In 2010, scientists led by J. Craig Venter became the first to successfully create "synthetic life" - putting humankind at the threshold of the most important and exciting phase of biological research, one that will enable us to actually write the genetic code for designing new species to help us adapt and evolve for long-term survival. The science of synthetic genomics will have a profound impact on human existence, including chemical and energy generation, health, clean water and food production, environmental control, and possibly even our evolution.
In Life at the Speed of Light, Venter presents a fascinating and authoritative study of this emerging field from the inside-detailing its origins, current challenges and controversies, and projected effects on our lives. This scientific frontier provides an opportunity to ponder anew the age-old question "What is life?" and examine what we really mean by "playing God." Life at the Speed of Light is a landmark work, written by a visionary at the dawn of a new era of biological engineering.
©2013 J. Craig Venter (P)2013 Tantor
This is a very interesting book from the standpoint that it documents a very historical event with the creation of synthetic life. This book provides a detailed history leading up to and then the aftermath of Dr. Venter and associates creation of the synthetic biology. The book is well written, but the content is very scientific and perhaps is more appropriate for scientist and those who have a strong scientific interest or understanding of Dr. Venters work. The performance of the narrator is very good, and even the content of the books is good for the right audience. My opinion is that this book is not necessarily for the average listener. The content is complex and was above my understanding. Over this book is, and will continue to be a very important historical record for the actual scientific creation of the first synthetic life.
You have to been a serious lab geek to want to listen to CV rattle off hours of names and dates and studies and names and dates and studies. It's like reading the results of a PubMed search out loud.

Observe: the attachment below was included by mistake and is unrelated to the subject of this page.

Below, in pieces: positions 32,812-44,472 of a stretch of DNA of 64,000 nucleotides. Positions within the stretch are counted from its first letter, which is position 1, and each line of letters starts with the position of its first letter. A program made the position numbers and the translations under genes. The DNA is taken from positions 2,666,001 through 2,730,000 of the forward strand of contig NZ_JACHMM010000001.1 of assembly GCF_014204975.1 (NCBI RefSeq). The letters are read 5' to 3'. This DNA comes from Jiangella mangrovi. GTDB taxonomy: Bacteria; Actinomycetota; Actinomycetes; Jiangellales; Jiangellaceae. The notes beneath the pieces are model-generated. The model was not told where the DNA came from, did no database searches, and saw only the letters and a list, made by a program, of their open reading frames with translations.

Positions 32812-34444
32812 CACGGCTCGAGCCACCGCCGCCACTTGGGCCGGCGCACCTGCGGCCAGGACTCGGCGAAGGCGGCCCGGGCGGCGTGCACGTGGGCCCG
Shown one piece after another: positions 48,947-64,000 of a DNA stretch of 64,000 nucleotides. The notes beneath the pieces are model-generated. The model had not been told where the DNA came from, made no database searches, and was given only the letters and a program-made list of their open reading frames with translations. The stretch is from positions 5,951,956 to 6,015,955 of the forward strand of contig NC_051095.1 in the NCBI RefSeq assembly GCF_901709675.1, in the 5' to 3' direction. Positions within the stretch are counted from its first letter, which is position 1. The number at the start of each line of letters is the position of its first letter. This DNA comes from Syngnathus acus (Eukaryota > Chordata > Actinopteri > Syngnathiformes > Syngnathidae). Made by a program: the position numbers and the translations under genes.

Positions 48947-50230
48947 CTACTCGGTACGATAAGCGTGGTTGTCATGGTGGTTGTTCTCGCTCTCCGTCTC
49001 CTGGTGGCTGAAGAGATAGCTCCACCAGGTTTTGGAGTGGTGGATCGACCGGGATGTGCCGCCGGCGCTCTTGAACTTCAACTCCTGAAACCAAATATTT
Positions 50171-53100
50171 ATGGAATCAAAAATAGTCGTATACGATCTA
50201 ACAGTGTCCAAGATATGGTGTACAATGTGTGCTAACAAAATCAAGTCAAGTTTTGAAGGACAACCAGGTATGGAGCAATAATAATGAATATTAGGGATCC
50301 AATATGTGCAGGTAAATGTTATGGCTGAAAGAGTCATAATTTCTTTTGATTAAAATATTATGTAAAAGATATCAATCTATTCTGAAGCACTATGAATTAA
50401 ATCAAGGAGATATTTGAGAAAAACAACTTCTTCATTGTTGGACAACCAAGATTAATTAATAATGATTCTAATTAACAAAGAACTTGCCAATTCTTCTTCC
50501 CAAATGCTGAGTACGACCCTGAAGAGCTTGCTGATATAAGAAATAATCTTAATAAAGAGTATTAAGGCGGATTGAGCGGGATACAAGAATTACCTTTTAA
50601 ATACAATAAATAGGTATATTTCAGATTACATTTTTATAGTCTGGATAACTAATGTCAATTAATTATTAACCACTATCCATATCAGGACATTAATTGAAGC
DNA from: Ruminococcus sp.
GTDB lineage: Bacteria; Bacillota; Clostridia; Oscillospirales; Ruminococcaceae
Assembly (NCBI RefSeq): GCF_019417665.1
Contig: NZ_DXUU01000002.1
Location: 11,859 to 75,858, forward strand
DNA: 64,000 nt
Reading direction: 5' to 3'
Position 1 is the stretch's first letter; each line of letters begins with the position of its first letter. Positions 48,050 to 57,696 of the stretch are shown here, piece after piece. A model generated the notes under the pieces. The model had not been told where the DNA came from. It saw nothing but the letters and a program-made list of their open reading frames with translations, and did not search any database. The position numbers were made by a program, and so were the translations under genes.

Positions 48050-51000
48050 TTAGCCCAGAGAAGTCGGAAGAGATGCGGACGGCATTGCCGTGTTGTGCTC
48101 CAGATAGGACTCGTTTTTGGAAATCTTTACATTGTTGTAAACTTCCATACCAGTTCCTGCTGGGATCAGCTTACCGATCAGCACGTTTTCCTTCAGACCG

The author, the great scientific genius, J Craig Venter, has stepped through a portal and beckons us to follow him through to the other side. He has fulfilled his vision, but presents the human species, particularly the scientific community with a dilemma, if we follow him, we endorse and subscribe to the notion that the structure of a living cell responds to the same laws of physics and chemistry that govern the rest of the universe. Specifically, the genome of a cell can be programmed, resulting in not just a modified cell, but a new species, a unique living creature.
Mankind is a toolmaking species. We have only had the tool of the modern computer in J Craig Venter's lifetime, and he has made the most of it. His work has demonstrated that the only limiting factor in programming any particular genome is the current power of the computer. And no one doubts that we are only on the first page of the development of this tool. It stands to reason that at some point, we will have the computational power to reprogram a more complex genome than that of a single celled organism.
A scientist in an earlier age concluded that the sun, not the earth, was the center of the universe of that time period. And as we all know, he was attacked because it disturbed mankind's particular notion of it's special place in that universe. But that scientist, and all of the other scientists that preceded him and have followed him have only described what "is"', they have not created anything. For example (using a current example), a great scientist might describe that the universe is not only expanding, but also that this expansion is accelerating. It is a great discovery, worthy of the Nobel Prize, but it is only a description of what is happening, using modern tools of observation. The observation and the description of the discovery has created nothing new or unique.
But J Craig Venter fulfilled his vision and created something unique in the universe. I am afraid that this will not be appreciated in his lifetime.
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